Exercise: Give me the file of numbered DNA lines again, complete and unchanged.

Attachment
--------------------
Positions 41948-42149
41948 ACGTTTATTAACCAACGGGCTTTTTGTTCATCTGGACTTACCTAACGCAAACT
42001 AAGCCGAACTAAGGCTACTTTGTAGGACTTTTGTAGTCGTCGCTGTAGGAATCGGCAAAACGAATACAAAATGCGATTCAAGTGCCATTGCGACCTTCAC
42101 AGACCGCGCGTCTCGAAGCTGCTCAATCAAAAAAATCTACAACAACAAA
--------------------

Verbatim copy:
Positions 41948-42149
41948 ACGTTTATTAACCAACGGGCTTTTTGTTCATCTGGACTTACCTAACGCAAACT
42001 AAGCCGAACTAAGGCTACTTTGTAGGACTTTTGTAGTCGTCGCTGTAGGAATCGGCAAAACGAATACAAAATGCGATTCAAGTGCCATTGCGACCTTCAC
42101 AGACCGCGCGTCTCGAAGCTGCTCAATCAAAAAAATCTACAACAACAAA